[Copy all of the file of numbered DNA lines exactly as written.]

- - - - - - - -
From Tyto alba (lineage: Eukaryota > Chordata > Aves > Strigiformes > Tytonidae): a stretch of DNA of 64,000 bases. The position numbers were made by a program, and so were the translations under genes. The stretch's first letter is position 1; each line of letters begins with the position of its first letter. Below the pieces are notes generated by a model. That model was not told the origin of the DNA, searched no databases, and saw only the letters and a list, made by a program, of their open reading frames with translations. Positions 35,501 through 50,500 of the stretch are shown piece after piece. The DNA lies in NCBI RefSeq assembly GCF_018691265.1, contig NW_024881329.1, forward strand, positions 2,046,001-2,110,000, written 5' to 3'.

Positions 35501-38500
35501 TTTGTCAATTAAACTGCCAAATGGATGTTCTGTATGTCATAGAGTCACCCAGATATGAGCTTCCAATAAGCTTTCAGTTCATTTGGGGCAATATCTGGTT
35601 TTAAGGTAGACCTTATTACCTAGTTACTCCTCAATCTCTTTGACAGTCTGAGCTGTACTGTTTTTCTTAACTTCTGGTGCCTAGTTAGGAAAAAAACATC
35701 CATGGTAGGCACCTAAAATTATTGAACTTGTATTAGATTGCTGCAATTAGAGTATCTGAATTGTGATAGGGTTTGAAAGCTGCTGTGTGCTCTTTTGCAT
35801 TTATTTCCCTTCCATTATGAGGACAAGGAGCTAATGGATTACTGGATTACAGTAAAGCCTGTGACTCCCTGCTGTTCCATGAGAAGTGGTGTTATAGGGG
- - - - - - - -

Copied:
From Tyto alba (lineage: Eukaryota > Chordata > Aves > Strigiformes > Tytonidae): a stretch of DNA of 64,000 bases. The position numbers were made by a program, and so were the translations under genes. The stretch's first letter is position 1; each line of letters begins with the position of its first letter. Below the pieces are notes generated by a model. That model was not told the origin of the DNA, searched no databases, and saw only the letters and a list, made by a program, of their open reading frames with translations. Positions 35,501 through 50,500 of the stretch are shown piece after piece. The DNA lies in NCBI RefSeq assembly GCF_018691265.1, contig NW_024881329.1, forward strand, positions 2,046,001-2,110,000, written 5' to 3'.

Positions 35501-38500
35501 TTTGTCAATTAAACTGCCAAATGGATGTTCTGTATGTCATAGAGTCACCCAGATATGAGCTTCCAATAAGCTTTCAGTTCATTTGGGGCAATATCTGGTT
35601 TTAAGGTAGACCTTATTACCTAGTTACTCCTCAATCTCTTTGACAGTCTGAGCTGTACTGTTTTTCTTAACTTCTGGTGCCTAGTTAGGAAAAAAACATC
35701 CATGGTAGGCACCTAAAATTATTGAACTTGTATTAGATTGCTGCAATTAGAGTATCTGAATTGTGATAGGGTTTGAAAGCTGCTGTGTGCTCTTTTGCAT
35801 TTATTTCCCTTCCATTATGAGGACAAGGAGCTAATGGATTACTGGATTACAGTAAAGCCTGTGACTCCCTGCTGTTCCATGAGAAGTGGTGTTATAGGGG